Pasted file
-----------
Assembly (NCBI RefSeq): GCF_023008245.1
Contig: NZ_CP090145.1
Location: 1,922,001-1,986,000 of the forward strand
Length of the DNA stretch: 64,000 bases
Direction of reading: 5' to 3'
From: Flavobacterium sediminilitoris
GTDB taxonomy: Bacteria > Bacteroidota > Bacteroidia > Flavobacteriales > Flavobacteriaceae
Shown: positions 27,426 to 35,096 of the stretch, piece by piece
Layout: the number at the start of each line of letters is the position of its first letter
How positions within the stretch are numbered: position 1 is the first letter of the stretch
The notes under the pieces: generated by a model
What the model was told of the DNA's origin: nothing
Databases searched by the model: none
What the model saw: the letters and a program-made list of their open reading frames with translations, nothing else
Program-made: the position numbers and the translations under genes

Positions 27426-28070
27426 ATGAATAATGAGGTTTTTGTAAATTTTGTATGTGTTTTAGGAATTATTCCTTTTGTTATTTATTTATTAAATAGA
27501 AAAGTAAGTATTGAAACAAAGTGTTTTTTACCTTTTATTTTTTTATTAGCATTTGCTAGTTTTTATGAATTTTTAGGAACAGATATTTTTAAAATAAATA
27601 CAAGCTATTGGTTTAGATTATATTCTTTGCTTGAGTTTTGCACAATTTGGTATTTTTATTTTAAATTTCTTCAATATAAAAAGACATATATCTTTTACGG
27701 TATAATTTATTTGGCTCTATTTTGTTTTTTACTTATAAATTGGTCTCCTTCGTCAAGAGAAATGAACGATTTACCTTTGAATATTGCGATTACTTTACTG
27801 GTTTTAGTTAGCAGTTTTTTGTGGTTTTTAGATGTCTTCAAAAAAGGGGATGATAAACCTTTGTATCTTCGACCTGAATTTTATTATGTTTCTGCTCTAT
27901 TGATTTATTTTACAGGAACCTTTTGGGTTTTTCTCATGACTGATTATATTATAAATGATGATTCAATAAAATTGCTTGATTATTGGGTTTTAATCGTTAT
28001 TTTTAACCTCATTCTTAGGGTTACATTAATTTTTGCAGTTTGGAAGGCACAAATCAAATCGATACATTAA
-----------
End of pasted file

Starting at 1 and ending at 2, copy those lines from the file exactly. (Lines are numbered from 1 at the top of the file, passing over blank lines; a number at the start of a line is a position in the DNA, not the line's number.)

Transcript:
Assembly (NCBI RefSeq): GCF_023008245.1
Contig: NZ_CP090145.1